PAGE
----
Pauline Luke grew up in country Victoria, lived in Canada where he raised her own family, and now lives in Melbourne.
She is the author of three YA novels: Amber Pash on Pink, Bronco, Fi, Maddie & Me, and Knowing Joey Field.
When Goldie asked that I write about characterisation, I needed to think about it for a time because I had never really analysed how I approach character development.
I know that there are writers who spend a great deal of time building up a profile of their characters: their favourite food, star sign, events that may have shaped their personality, books they read, etc. Some cut out pictures of people they imagine their characters may look like, the clothes they may wear, and the type of house where they would live.
While only a fraction of this information may be used, the writer has a clearly defined picture of their characters before they even begin to write. Having this solid base works very well for many.
I start with very loose idea of what my major characters are like: sex, age, family situation and a notion of their basic personality. But what I do have is a clearly defined situation in which I wish to place my characters.
I do not know exactly how they will act until confronted with the challenges I put in their way. Sometimes they fulfil my expectations but more often than not, they develop a mind of their own and react and develop in ways I did not foresee. As a result the plot may take unexpected twists and turns.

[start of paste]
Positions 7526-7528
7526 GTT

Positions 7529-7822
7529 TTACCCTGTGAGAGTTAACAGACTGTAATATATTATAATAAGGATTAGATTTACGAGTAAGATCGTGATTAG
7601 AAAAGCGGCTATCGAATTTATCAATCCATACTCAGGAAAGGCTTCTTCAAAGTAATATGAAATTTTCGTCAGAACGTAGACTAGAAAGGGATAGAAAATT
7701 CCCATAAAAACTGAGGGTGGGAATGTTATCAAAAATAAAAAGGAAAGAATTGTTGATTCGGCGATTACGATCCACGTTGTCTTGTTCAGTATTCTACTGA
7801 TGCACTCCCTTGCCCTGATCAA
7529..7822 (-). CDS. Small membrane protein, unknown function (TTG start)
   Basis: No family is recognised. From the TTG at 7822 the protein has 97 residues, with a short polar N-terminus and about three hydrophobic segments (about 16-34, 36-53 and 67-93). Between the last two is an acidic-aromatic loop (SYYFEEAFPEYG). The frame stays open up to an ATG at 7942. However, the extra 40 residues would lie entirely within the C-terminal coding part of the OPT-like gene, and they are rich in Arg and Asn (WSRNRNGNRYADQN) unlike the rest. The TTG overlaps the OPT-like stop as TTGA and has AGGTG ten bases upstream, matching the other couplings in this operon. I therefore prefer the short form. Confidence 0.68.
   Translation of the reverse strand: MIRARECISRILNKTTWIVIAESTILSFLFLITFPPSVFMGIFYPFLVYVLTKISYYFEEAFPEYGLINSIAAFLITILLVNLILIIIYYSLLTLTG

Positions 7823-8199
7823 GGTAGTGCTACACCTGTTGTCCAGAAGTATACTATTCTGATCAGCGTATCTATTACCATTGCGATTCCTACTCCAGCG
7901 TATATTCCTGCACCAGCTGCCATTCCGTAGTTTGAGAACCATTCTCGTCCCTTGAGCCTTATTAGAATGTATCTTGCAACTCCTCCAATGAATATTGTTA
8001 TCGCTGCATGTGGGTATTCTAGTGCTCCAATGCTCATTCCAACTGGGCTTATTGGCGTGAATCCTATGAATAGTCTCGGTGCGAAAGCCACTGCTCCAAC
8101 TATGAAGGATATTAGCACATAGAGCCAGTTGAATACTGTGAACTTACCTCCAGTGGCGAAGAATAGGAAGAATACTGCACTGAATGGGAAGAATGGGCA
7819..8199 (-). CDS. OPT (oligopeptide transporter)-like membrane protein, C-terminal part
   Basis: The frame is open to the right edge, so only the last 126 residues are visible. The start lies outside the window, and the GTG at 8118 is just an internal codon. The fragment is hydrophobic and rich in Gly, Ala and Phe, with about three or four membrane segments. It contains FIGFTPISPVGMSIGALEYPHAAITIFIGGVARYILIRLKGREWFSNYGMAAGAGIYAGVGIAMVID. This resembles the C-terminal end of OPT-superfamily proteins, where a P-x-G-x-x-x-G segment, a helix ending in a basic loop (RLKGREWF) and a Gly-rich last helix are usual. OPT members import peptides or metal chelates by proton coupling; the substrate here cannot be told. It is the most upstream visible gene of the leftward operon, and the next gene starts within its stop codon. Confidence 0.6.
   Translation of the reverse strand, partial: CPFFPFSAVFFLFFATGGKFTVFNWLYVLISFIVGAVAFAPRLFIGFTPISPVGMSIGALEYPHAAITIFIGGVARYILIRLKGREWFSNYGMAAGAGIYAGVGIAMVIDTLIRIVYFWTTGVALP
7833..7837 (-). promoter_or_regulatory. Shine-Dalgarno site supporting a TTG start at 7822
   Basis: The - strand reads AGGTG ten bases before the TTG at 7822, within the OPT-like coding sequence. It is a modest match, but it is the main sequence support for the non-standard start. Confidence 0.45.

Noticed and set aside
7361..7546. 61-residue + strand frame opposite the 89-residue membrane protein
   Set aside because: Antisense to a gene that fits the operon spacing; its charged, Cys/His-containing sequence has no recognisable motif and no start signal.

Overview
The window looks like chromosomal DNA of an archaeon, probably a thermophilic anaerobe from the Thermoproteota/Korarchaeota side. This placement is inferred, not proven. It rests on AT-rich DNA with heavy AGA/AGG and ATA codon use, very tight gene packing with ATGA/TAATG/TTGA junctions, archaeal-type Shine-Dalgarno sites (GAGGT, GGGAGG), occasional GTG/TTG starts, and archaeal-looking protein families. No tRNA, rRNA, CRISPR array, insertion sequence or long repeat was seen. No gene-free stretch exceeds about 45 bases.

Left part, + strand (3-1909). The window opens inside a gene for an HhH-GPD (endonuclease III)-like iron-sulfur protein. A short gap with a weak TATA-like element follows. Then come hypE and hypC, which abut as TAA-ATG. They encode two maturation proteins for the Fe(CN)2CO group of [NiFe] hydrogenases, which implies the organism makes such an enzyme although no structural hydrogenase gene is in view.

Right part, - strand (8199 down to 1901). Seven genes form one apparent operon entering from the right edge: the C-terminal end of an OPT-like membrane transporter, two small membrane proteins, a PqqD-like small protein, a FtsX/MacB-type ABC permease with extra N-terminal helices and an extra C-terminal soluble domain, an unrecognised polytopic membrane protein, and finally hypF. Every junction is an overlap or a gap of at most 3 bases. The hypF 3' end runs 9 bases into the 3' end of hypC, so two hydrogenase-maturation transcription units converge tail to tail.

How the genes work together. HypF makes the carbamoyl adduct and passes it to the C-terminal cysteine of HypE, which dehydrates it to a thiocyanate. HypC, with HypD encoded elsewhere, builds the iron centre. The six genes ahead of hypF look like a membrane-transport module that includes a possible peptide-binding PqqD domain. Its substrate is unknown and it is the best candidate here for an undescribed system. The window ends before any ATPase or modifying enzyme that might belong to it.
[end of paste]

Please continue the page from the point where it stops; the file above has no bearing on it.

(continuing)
I guess you could say my characters are a more abstract product of my sub-conscious mind rather than the more concrete figures that are the product of more structured thinking. In the end it is not a matter of which method a writer employs; the test of whether a character works or not is really the degree to which the reader believes in and relates to your characters.
Each of my YA novels has at least one quirky, seemingly minor character or two.
In Amber Pash on Pink it was a grandfather who was into yoga and colour meditation; and Basil, the ugliest dog in the world. And yes, I consider a dog can be a very important character in a story.
In Bronco Fi Maddie and Me it is an eccentric aunt who gives Bronco the video camera which inspires him to become a film producer. And Ms Cappedes, the writer in residence who teaches students about the power of words, rolls up in some pretty wild outfits.
Wilbur Gale with his passion for bread making, plays an important role in Knowing Joey Field.
As well being the catalyst for action, these characters offer a sense of fun. And the teenagers in my novels can be seen interacting with and accepting these people who are different or from a much older age group, which I think is important. For it is through the characters that writers present their ideas.
You can find out more about Pauline by visiting her website.
My next reverse blog visitor will be Steven Herrick.